BYOE – Your Bonneville Speed Week Ticket

Bill Ward Special Salt Flat Roadster

At Sports Car Digest, there is a special place in our hearts for crazy Kiwi petrol heads. Names like Bruce McLaren or Denny Hulme might naturally come to mind — and for good reason — but there are plenty of others that deserve attention. One of those individuals is Burt Monro. Munro is likely best remembered in the past few years because of the memorable film from 2005,The World’s Fastest Indian, where Munro’s story is portrayed by Sir Anthony Hopkins. Munro’s 2-wheel, sub-1,000cc record still stands today and his story inspired millions, including another New Zealand native and Sports Car Digest reader, Bill Ward.

Bill is, simply put, a speed addict. Early in his life, after realizing that his 1928 Austin 7 didn’t have nearly enough power to get him into trouble, he acquired a 1935 Ford Cabriolet. The poor Cabriolet would end up rolled, succeeded by a “T-Bucket” he would drag race religiously and finally a fiberglass Model A Roadster. In 1979, Bill and a group of equally crazy friends would make the trek to the United States to pay a visit to the famous dried up lake bed in Utah. Their self-built Roadster was persuaded by a tunnel-rammed Chevrolet 283CI engine and achieved an impressive 171.395 mph. Unfortunately for the Kiwi group, their second back-up run at the Bonneville Speed Week was halted by a faulty throttle cable, causing a spin that would deem their record invalid.

Time passed, life happened and the 71-year old was still eaten up with salt fever and wanted to take another stab at the flats with another roadster. This one would be slightly different from the last.

This roadster would be hardly recognizable from the last, as it featured an atomic bomb of a power plant parked behind the driver and a bespoke steel frame that was built per the rulebook. The “XF/BFRMR” would go onto achieve a 158.151 mph average (165.609 mph top speed) 2008, breaking the record for the class — a record that still stands.

The time has come to pass “XF/BFRMR” onto its next caretaker and Bill gives details on their creation:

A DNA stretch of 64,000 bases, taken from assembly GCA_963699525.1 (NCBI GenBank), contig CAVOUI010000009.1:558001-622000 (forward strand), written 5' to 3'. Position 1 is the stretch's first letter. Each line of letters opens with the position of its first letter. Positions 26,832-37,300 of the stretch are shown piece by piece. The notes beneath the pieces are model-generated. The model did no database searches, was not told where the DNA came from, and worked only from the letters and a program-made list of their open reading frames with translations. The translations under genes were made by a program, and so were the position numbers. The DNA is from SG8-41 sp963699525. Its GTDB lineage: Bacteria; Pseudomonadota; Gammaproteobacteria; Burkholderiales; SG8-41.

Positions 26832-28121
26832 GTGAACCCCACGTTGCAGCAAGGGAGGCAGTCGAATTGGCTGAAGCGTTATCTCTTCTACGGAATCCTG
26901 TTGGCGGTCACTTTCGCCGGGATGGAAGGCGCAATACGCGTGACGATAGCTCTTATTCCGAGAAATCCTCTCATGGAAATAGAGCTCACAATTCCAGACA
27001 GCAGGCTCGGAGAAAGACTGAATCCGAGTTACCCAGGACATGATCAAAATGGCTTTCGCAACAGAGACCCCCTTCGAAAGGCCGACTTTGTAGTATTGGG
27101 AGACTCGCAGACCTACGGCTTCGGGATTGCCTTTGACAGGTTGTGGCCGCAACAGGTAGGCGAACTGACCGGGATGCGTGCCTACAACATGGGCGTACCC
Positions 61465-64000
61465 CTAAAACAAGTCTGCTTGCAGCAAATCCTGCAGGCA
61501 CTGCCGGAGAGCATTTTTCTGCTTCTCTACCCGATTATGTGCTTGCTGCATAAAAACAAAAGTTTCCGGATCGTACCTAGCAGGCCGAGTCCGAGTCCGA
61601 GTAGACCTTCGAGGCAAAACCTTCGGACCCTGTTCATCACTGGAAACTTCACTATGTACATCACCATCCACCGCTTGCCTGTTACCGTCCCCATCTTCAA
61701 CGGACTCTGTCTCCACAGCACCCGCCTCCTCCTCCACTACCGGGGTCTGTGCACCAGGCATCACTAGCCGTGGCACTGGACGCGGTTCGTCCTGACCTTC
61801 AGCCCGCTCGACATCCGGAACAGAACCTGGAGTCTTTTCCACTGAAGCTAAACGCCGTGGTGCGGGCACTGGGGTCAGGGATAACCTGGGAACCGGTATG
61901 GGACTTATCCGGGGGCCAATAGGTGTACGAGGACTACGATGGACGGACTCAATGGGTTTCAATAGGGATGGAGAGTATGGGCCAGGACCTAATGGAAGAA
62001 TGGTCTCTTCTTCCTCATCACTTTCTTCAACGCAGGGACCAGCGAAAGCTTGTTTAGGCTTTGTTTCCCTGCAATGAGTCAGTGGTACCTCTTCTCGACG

The official racing description for the car is XF/BFRMR

XF stands for vintage ‘Ford flathead engine’;
B stands for ‘Blown’ (super charged);
F stands for ‘Fuel’, which can be anything including: petrol, nitro or nitrous, but we ran Methanol only.
RMR stands for ‘Rear Engine Modified Roadster’

The front axle is chromoly with Mark Williams stubs and rack and pinion steering, running Centreline mags with Moon caps. The driving compartment has an alloy seat, with a seven point safety harness. Within the driver’s reach on the left is the fuel shut off; on the right two fire bottle controls: one for the cockpit and the other for the engine.

The steering wheel is a quick release butterfly type, with controls for the ignition, flywheel lockup, chute release – so the driver can get out of the car; in a hurry if need be – and radio communication button.

The transmission is a GM 700R, 4-speed auto, with reverse locked out, with a small shifter on the drivers left.

The differential is solid-mounted; has a NZ-built Antique Auto quick change on flathead housings with all nine-inch Ford internals, and disc brakes, and is solid mounted. The car has no suspension as such.

The chute is a Simpson Bonneville.

The Roadster is being sold without an engine and is currently set up to run a supercharged Ford flat-head V8. Space is described to be a non-issue, offering the new owner with any number of possible engine combinations to help motivate this roadster.

The frame of this Roadster is something special, as Bill describes:

The frame had its beginnings as a small streamliner. I got to know motorcycle designer and engineer, John Britten, and John was going to supply one of his innovative motorcycle engines, but the streamliner was going to be run as a car. Later I met Jon White, who built a bike streamliner with a Britten engine for the salt, but although it was a beautiful piece of engineering, it never lived up to its potential there.

Sadly, John Britten got ill and died and the project was shelved. When the fever hit me again, I realised the frame could be lengthened and modified to suit the class for the new car.

The whole frame is 1 and 3/4 inch seamless mild steel, doubled up and boxed for the bottom rails and suitably curved for the roll cage. (All dimensions are given in as imperial, as that is how the rule book is written.) A few extra modifications were made in LA at the pre tech inspection recommendations, but generally the car was right on from the start.

XF/BFRMR “Bill Ward Special” Salt Flat Roadster

Included in the sale of this Roadster are the contents below:

  • Purpose-built trailer
  • Receipts and build information
  • Documentation supporting 2008 speed record

This XF/BFRMR “Bill Ward Special” Salt Flat Roadster is offered privately at $65,000 USD and is available for immediate inspection. For questions or to schedule an appointment to view the Roadster at its Te Aroha, New Zealand home, please Click Here.

Bill’s story is widely known within the community, and much like Burt Munro, he is known as the first New Zealander to race a car on the salt. Sports Car Digest has nothing but respect for his passion. We can’t help but remember our friend Bruce Meyer at Bonneville in his 1932 Roadster at the Bonneville Speed Week in 2012, where he would join the 200 MPH Club. For the individual that wishes to experience the magic of the Bonneville, or a seasoned veteran wishing to hit the salt again, this Roadster offers a proven, well-developed canvas for somebody to enjoy.

Below are some short clips remembering the event in 2008 when the Bill took to the salt once again.

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